The story only continues. The Boston Redevelopment Authority have had quite a busy spell over the past couple of years with literally countless projects sprouting up from the ground throughout all corners of the city. It was only yesterday when we reported that in The Fenway alone there have been numerous plans to revitalize the entire neighborhood with upwards of $1 Billion invested. As we have so frequently done over the past twelve months, the Innovation District and East Boston are also the next hot-spots within the city where perhaps the greatest potential still exists for future development.
While much is to come of these areas over the next decade, even more visions are being drawn up which will soon grace these evolving neighborhoods. The Boston Redevelopment Authority has yet again come forth with some enthusiastic news with $300 Million in new projects just approved within the past few weeks.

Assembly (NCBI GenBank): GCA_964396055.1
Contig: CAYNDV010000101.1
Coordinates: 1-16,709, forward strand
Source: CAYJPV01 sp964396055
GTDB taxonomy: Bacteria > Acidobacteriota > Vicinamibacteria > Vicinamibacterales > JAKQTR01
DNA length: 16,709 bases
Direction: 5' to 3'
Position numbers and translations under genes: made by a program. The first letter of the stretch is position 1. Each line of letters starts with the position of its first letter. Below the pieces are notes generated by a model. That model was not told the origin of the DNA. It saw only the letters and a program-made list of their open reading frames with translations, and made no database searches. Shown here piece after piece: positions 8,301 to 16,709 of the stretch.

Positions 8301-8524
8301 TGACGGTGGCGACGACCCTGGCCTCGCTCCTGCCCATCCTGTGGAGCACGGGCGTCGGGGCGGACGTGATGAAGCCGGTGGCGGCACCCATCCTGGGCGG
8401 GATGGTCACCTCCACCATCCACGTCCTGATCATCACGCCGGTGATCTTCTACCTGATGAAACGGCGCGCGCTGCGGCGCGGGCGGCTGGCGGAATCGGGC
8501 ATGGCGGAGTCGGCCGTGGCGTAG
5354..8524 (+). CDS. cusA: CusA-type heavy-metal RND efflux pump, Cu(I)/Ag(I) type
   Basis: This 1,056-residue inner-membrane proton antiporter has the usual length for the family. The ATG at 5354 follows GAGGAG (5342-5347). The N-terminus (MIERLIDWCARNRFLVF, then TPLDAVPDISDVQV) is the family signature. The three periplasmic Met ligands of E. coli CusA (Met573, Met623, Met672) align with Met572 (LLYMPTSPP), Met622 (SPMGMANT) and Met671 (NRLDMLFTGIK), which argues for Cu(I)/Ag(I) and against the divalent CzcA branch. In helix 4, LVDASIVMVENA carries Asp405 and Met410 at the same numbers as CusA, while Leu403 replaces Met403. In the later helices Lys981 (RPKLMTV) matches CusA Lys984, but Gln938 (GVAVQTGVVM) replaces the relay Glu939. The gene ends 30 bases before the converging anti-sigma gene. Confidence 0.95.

The first, a 32-story apartment tower near the TD Garden, is a $200 Million venture to be known as Nashua Street Residences. Headed by AvalonBay Communities, this location will have 503 spectacular apartment units. In addition, another approved proposal from First Bristol calls for a $31.5 Million Hilton Garden Inn and retail plaza to soon be erected along Route 1A. Here there will be a 112,830 square-foot mixed-use development with a further 6,270 square-foot retail building, and a 4,035 square-foot restaurant complex. Next was Suffolk University who three years ago had approved plans that they then wished to change and only last week finally received restructured approval. This furthering of the University at 20 Somerset Street will benefit their New England School of Art and Design and will be 10-stories in height, will have 112,000 square-feet and will cost $62 Million to build. Finally, Charlestowns Navy Yard just acquired an approval notice for a $16 Million residential development consisting of 54 units by the developers known as Kavanagh Advisory Group. So with developments seemingly coming from all corners of the city limits of Boston, it seems as though this building phenomena is no more apparent from recent memory than in East Boston and the Innovation District.
More Information: Boston Business Journal